A commitment to learning daf yomi is sort of like a marriage — you’re in a relationship for the long haul, even if most days there are no passionate sparks. Sometimes it’s hard to find anything meaningful or relevant on the page, but perhaps it helps to imagine those pages as the context for the more exciting material that will follow a few days later. Without the context, you cannot fully appreciate that fabulous story about the man who mistakes his wife for a prostitute, or the unicorns that could not fit into Noah’s ark. On pages where the topics seems less interesting, it sometimes it helps to pay attention not just to what the rabbis are saying, but to how they transition from one subject to the next. To learn daf yomi, you have to allow yourself to be carried along for the ride — and while it’s almost never smooth sailing, some days are certainly bumpier than others.


And this process of Daf Yomi, of pushing forward through the joys and challenges of the text, and the joys and challenges of life, is something I have been thinking of as I prepare to start this process again tomorrow.  Our world is in a very different place than it was seven years ago, and it is not just our own lives that might be different.  The political situation in so many countries has changed, the environmental crisis is wreaking havoc on the weather every day, and as I have mentioned before, I am having trouble keeping the hope that we can hold it all together and survive the next few hundred years.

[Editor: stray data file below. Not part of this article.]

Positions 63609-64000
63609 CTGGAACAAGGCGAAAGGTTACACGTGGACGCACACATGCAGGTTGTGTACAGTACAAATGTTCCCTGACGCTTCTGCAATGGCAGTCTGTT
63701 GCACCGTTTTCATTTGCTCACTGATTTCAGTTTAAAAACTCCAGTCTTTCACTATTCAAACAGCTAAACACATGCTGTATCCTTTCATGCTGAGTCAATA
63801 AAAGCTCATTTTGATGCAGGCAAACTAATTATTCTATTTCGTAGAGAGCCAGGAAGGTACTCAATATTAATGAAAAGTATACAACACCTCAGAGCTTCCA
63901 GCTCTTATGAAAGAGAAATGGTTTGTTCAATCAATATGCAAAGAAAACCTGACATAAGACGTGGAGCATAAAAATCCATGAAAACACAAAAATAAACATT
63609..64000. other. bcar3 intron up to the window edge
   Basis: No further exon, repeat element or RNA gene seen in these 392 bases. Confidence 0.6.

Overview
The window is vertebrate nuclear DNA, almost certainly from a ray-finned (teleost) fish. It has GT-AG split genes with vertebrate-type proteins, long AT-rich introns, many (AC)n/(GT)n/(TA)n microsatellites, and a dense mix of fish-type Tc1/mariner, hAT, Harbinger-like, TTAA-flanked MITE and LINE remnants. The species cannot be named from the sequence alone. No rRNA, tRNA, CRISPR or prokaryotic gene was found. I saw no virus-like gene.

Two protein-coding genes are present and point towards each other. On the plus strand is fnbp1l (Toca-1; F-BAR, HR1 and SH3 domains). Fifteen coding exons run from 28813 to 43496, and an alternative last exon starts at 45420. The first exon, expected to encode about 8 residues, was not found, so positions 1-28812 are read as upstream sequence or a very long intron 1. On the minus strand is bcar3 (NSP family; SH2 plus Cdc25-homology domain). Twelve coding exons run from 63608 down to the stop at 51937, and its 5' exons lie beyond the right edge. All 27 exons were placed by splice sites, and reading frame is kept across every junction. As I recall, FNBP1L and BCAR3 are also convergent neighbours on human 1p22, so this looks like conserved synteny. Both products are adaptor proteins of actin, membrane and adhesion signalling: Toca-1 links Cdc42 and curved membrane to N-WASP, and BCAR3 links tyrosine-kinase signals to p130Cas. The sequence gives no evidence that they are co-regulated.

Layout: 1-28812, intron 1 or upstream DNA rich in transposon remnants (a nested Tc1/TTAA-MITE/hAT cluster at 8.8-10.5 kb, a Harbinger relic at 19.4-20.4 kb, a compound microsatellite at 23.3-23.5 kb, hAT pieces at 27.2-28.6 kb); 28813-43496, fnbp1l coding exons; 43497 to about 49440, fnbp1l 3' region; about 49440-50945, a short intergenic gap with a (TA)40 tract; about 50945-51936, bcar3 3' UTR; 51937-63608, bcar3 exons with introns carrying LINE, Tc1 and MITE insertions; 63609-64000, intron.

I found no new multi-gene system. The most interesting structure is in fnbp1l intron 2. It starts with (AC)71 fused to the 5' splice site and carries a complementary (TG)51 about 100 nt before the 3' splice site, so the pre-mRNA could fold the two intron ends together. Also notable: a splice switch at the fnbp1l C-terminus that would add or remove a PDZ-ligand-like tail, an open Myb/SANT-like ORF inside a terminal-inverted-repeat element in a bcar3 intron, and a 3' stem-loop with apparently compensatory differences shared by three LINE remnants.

And now to add to the challenges, we have the growing threat of anti Semitism.  The recent attacks in New York and New Jersey are the most recent examples, shocking and horrifying incidents which force us all to realize that we are not quite as safe as we once thought. Those horrible ideas, those sick lies and beliefs that we might have thought were buried in the aftermath of the Holocaust are back.  They are fueled by conspiracy theories, the dirty ocean of social media, and a US president that openly supports white nationalists and racist ideas. It is both unbelievable, and unfortunately, entirely expected.


And this is where we once again start Daf Yomi.  Opening a page of Talmud, and entering the world of the rabbis is not only an act of study, but a spiritual practice, and a powerful and quiet act of resistance.  Each day, we will continue to move forward in the text and in life, and will keep the connection with all of the other Jews who are studying along with us.  We will move past the challenges, move ahead of the difficulties we find, and be guided not necessarily by answers but by questions.